Mr. Chairman, Ladies and Gentlemen:
The citizens of the District of Columbia live under a sort of paternalistic form of government. In other words, Washington lives and moves and has its (lack of) being under federal paternalism.
Outside of government service, the fields of employment are very limited indeed. The District quota in federal service is small. There are no industries here to absorb the large surplus labor, particularly common labor. The opportunities for employment in personal service have not increased in proportion to the increase in population. The three big fields - government, industries and personal service are all crowded.
Over ten thousand men, women and children are in dire need and are walking the streets of Capitol of the richest nation on the globe, or shut up in cold, comfortless houses without food and without friends. We care about their helpless condition and we care much because we are concerned about their bodies and their souls.
We are met here today, determined to unite - determined to coordinate our efforts - to save these people from a complete moral brake down. We are concerned, not only about what they have to eat and what they have to wear, but we are more concerned about their souls - about what they are thinking - about what is taking place inside of them - what is happening to their moral equipment - their reaction and attitude toward our social order as a result of their tragic experience in this crisis.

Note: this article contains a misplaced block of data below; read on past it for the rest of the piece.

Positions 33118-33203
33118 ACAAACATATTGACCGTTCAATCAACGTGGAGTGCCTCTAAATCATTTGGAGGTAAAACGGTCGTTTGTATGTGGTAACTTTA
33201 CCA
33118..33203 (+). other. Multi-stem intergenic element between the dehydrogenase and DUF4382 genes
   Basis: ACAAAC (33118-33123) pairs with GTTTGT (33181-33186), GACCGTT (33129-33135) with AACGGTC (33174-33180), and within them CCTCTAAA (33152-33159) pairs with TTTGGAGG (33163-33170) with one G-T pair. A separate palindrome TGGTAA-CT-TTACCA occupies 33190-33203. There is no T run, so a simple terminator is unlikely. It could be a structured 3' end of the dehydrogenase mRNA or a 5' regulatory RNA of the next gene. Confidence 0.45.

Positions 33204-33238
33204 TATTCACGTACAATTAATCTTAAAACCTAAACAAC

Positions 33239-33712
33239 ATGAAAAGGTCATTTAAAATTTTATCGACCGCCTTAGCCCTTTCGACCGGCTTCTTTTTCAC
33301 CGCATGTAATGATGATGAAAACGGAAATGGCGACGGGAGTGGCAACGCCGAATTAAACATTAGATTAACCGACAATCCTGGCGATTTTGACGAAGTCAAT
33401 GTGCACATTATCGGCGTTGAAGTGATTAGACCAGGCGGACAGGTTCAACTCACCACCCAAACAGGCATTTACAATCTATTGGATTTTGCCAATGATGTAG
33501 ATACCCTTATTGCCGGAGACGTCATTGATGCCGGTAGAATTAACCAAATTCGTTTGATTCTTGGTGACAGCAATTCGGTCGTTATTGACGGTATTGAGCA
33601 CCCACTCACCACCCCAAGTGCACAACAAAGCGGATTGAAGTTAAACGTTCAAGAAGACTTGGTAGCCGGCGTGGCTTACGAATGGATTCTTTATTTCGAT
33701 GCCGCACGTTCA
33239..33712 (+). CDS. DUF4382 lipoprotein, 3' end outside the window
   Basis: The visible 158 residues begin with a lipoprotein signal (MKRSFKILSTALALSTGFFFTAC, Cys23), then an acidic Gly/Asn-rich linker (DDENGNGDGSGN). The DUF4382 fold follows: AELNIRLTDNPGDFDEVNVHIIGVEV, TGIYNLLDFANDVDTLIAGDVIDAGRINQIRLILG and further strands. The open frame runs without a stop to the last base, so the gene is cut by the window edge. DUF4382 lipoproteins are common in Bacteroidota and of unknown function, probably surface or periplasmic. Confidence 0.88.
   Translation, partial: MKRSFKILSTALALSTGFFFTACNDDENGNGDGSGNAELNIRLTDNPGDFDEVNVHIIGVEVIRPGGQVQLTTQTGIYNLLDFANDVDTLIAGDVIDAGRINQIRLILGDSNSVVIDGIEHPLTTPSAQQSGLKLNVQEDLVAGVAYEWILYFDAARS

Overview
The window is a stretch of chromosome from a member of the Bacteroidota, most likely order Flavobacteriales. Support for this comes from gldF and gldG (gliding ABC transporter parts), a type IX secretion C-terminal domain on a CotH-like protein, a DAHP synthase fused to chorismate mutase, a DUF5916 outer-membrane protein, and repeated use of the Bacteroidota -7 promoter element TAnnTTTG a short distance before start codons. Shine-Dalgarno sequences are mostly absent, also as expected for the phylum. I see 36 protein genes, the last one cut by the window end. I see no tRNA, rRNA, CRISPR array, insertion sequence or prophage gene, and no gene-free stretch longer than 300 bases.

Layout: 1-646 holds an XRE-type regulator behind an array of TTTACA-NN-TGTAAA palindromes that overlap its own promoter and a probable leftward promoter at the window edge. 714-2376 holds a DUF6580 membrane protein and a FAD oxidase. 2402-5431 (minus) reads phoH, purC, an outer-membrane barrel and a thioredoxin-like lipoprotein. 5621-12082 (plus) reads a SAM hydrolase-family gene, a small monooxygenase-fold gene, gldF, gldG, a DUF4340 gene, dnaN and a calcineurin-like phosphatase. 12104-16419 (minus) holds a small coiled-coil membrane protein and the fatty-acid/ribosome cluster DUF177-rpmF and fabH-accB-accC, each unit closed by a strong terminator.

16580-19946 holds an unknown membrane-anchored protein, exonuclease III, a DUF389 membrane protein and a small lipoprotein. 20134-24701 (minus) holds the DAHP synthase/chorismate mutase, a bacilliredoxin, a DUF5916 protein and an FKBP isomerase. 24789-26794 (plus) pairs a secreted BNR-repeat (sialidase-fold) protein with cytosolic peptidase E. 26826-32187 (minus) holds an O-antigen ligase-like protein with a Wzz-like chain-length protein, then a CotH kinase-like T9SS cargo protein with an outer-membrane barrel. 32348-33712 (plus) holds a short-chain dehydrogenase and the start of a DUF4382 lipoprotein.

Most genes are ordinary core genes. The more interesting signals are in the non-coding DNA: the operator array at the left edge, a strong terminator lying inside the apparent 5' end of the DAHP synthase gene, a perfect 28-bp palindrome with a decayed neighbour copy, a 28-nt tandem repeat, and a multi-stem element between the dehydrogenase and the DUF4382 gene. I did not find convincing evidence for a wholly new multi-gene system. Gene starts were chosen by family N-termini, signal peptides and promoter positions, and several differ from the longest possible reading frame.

You will recall that it was the undipped spot on the heel of Achilles that brought him to his death. Even so, these ten thousand unfed, unclothed and unsheltered men and women and children can become our greatest social menace. They can poison the moral blood stream of this city and leave a trail of death and destruction across the life of its life and across the life of our nation. We must save them from desperation and from the body of this death.
The only thing that will save them is that they shall be tided over by Federal Work Relief, from the hands of a government that owns and operates the city in which they live, and for permanent work we should form ourselves into a “City Wide Job Finding Committee” that will not stop crusading until these 3,000 “employables”, living in the District, are put to work on steady jobs. Three thousand persons can be given employment if we are concerned enough to put on our thinking caps and help them.
We want it clearly understood that we do not seek Federal Relief as a substitute for regular work. There is no substitute for work. We only seek Federal Aid as an “Emergency Stop-gap” - for three thousand of our fellow citizens, and their seven thousand dependents - the majority of whom, in their hopeless outlook, might be driven to crime, despair, destruction, degradation and death.
Their suffering is our suffering. Their cross is our cross. We appeal to the paternal father - of the District of Columbia - the Federal government for aid, for its starving children, in its own household.